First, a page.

Tuesday, February 20, 2018


Today we're lucky to have guest piece from Isabel Langlois, a University of Montana student and Newman Civic Fellow with Campus Compact. Thank you, Isabel!

Newman Civic Conference Fellows in Boston
In November 2017, with the support of the UM Civic Engagement Office, I was able to attend the Newman Civic Fellowship Conference in Boston, MA at the Edward Kennedy Institute. 

I took on the identity of a
Democrat from Colorado to debate the
controversial Farm Bill.
A few days were packed with elevator introductions, Farm Bill riders, and Ted Talks; beyond this, the Newman Civic Fellowship Conference in Boston Massachusetts was the gathering of motivated college students sharing stories of the organizing challenges, successes and the potential of our generation. One moment in particular demonstrated the engine of change that Newman Civic Fellows hold is when the President of Campus Compact, Andrew Seligsohn, asked those who were the first generation in their family to graduate stand up in a closing meeting. A moment later close to three quarters of the mock Senate floor in the Edward Kennedy Institute stood up, the others stood clapping in concert. We looked around relishing in the energy of cultural change that hover in this room. Moments like this seemed to roll in throughout the weekend.

A part of the Conference included free access to Ted Talks where we were able to listen to the first women astronaut in space. She discussed her mediocre skills playing the flute while showing footage of a concert with Jethro Tull; he played live in Germany and she floated through Space. Another resonating conversation included a local prosecutor from Boston discussing his story becoming a prosecutor, a powerful actor in the controversial issue of mass incarceration. A fellow student spoke about his desire as a young adult to become a lawyer for the profits, a required internship for his degree with a public defender, and a powerful lesson. After his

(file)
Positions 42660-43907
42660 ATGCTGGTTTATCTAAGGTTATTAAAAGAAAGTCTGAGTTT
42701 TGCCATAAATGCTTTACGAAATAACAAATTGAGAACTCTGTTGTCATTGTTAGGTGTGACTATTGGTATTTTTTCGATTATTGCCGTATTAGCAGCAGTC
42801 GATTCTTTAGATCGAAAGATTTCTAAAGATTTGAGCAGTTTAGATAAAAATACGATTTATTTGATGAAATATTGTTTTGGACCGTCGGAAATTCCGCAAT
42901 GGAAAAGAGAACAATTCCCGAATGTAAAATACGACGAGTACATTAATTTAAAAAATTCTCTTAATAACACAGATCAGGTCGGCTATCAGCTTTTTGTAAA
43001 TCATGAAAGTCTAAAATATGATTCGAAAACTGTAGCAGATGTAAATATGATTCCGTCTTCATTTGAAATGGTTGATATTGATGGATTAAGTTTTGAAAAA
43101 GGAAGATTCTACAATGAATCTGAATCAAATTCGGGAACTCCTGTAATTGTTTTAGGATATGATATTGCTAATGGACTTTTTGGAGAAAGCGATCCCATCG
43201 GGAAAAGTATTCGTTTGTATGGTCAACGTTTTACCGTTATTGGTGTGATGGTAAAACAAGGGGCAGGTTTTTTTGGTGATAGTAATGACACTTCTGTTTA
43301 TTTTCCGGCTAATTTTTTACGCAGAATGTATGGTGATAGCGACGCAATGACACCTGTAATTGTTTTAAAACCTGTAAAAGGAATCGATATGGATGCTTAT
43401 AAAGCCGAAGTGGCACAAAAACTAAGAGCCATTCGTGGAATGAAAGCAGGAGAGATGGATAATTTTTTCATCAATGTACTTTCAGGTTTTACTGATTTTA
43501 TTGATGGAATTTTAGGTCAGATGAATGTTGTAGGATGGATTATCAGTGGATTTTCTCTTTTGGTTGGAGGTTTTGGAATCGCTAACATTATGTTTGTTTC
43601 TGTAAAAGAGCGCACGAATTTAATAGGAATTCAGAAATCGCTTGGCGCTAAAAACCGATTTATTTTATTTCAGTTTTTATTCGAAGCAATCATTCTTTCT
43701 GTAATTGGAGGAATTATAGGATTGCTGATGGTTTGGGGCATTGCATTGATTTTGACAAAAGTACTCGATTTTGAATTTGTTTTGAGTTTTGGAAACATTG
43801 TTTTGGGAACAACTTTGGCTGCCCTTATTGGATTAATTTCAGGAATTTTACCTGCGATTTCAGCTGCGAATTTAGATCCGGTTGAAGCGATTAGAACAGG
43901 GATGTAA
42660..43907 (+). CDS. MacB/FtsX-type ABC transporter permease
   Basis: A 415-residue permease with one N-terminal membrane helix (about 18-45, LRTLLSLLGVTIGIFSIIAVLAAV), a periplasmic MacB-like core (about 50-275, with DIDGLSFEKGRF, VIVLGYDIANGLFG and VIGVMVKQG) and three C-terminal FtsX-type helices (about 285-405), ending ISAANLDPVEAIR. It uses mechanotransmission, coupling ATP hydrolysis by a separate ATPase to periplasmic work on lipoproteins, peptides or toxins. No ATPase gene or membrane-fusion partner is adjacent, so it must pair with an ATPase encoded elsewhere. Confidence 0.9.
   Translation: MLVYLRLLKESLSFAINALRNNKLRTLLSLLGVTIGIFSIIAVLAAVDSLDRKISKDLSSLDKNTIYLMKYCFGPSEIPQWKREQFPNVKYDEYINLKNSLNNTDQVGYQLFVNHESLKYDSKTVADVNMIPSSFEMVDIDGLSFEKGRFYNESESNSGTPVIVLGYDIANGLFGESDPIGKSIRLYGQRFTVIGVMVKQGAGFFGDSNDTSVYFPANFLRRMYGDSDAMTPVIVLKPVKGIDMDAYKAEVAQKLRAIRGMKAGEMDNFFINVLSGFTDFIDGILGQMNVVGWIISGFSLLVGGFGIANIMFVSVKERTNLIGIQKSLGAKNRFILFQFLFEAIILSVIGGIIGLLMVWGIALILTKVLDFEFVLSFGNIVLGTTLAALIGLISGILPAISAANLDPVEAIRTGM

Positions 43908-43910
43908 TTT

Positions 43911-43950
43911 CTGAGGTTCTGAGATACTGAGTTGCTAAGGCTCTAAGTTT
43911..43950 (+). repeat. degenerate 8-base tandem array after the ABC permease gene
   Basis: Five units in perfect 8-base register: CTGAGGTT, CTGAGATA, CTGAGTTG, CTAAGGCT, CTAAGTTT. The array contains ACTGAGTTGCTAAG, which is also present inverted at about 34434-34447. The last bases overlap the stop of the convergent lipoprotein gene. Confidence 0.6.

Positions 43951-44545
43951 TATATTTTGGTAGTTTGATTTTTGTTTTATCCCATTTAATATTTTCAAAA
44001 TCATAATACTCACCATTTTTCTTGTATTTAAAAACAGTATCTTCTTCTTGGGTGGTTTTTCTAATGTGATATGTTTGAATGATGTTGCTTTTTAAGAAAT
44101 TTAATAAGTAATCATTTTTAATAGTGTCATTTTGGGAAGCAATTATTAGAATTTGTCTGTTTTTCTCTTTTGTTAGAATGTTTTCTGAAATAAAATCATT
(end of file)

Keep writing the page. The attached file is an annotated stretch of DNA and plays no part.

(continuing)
Newman Civic Fellows at the Kennedy Center for the U.S. Senate
internship with a local public defender, he described watching many people that looked like him being locked up over and over again; however, that he began to see the power of helping them through the prosecutor instead of the public defender. He went on to be a prosecutor in Boston, looking to keep people out of jail rather than putting them in; which he spoke of as redeeming the position. Many of the fellows were of mixed ethnicity and race, and the discussion, again, spoke to the struggles that seemed quite apparent to this audience.

The mock Senate floor in the Kennedy Institute
where Fellows would give speeches based
on which Senator we became for a mock Senate trial.
The Conference overall provided space for networking among students and worshiping with leadership skills as well. We crafted different ideas in how we would like to stay communicated, and have followed through with numerous. One in particular is sharing online petitions concerning important regional and national issues, and contacting one another about regional issues that could be misunderstood across the country. For example, a student in Utah and I discuss via email the differences among the framing of the Public Lands Transfer movement in Montana versus Utah. Currently, we share local ads and propaganda that frame the issue for locals differently between State, so as to understand how issues of importance differ among communities of our own country.  Another example, is students in the Southeast in particular wrote petition in support of The Dreamers and circulated them through the Fellow network. The Conference provided space to demonstrate to Fellows the engine of change possible through the youth of our nation. I left feeling confident in what others Fellows around the nation are doing for all of us, and energetic in addressing challenges in my own community.

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